Many of us remember the classic stoner films of the turn of the 21st century, but few are aware about the rich historical intertwining of weed and Hollywood films since the earliest days of movie-making.  Marijuana has been around for thousands of years, so naturally, it’s popped up in unexpected places throughout Hollywood history, beginning with some of the earliest silent films.

For anyone interested in Hollywood’s long and complicated history with marijuana, we are going to walk you through it today.  You will see that references to weed in movies are not a recent phenomenon, although the tones used to show cannabis on the silver screen have transformed over the years.

Weed in Hollywood: Lights, Camera, Smoke It!

Tracing Weed in Hollywood

The Silent Era and Pre-Code Hollywood

Shortly after the turn of the 20th century, some ambitious film pioneers set out to observe California’s climate and landscape, as the unpredictable weather and mountainous regions of the Northeast were not suitable for filming over long periods of time.  What they discovered was a mild climate and long stretches of sun, over flat lands perfect for building sets and movie studios.  And so, Hollywood was born.

We cannot tell you when the first marijuana reference took place on film, because sadly, a countless number of the earliest films ever made have since been destroyed or have simply fallen apart due to age and a lack of care.  But we can say that weed references did happen in silent films, and rarely in a favorable way.  The earliest film moguls tended to create morality tales, and many films of the day were funded by William Randolph Hearst, a man who was more than happy to support anti-marijuana propaganda films to further his own financial interests – a story for another time.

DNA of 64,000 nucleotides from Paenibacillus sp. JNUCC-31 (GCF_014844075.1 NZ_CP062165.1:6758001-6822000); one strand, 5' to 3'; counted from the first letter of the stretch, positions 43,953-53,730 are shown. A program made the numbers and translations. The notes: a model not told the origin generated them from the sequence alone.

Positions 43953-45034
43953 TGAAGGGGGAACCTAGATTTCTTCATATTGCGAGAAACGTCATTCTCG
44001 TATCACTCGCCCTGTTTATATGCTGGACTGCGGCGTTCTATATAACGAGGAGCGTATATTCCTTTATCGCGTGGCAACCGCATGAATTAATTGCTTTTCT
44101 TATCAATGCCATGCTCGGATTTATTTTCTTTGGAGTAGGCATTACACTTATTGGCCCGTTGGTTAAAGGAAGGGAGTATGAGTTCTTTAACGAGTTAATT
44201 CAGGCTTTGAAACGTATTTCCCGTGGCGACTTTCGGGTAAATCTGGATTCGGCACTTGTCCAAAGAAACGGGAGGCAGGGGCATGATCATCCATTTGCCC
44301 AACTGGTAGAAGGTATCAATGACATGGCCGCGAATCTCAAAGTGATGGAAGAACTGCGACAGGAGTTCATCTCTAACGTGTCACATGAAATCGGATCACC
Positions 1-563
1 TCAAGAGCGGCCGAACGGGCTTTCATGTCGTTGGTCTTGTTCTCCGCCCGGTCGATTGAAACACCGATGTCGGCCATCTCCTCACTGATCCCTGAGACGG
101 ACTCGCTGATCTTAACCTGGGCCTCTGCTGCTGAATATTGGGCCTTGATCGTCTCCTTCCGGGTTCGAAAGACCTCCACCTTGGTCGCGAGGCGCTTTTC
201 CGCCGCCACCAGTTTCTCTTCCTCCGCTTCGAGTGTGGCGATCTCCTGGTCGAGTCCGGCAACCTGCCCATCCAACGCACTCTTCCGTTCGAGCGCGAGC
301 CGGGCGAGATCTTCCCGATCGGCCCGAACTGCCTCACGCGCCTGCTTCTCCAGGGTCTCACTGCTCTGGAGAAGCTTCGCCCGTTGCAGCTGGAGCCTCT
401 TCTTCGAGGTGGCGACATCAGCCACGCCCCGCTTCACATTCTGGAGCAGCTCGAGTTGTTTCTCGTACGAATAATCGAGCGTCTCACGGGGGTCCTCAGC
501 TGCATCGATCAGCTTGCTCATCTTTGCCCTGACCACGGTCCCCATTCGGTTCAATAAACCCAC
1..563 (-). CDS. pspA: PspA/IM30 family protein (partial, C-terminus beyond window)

Cannabis use saw an increase in the 1920s, partly due to the prohibition of alcohol, and certainly, films depicted this during the era.  But something changed in Hollywood in 1929.  The stock market crashed, and filmmakers needed to find a way to keep movie audiences coming back as their savings dwindled.  Thus, the pre-code era of Hollywood was born, which lasted from 1929 to 1934.

During this era, studio heads were more interested in enticing moviegoers with taboo topics in order to bring in bigger audiences.  Suddenly, topics of sex, alcohol, drugs and violence dominated the silver screen, quite simply because it titillated those who were watching it.

In Jewel Robbery, a 1932 film starring Kay Francis and William Powell, Powell plays a jewel robber who charms Francis with his suave nature.  In one scene, he gives two police officers joints, claiming that they are cigarettes.  Within minutes, the two officers are visibly high, and while the exact term is never mentioned, it’s obvious what they’ve inhaled.

Marijuana even made its way into musical numbers of the time.  In Murder at the Vanities, a 1934 murder mystery film that takes place backstage during a musical, half-naked dancers sit in oversized cannabis leaves, dreamily singing a song called “Sweet Marihuana.”  Even modern movie fans would be shocked to see such a blatant reference in a film so old.

The Precode Era ended when the Catholic church threatened to boycott Hollywood if it didn’t clean up its act.  And so, a new era of Hollywood was born, subjected to a strict “decency code” dictating what could and could not be shown on screen.  Any positive references to drugs were strictly banned, and just three years later, the Marihuana Tax Act would take effect.  This system would eventually become defunct as the rating system we still use today would take its place just a few decades later.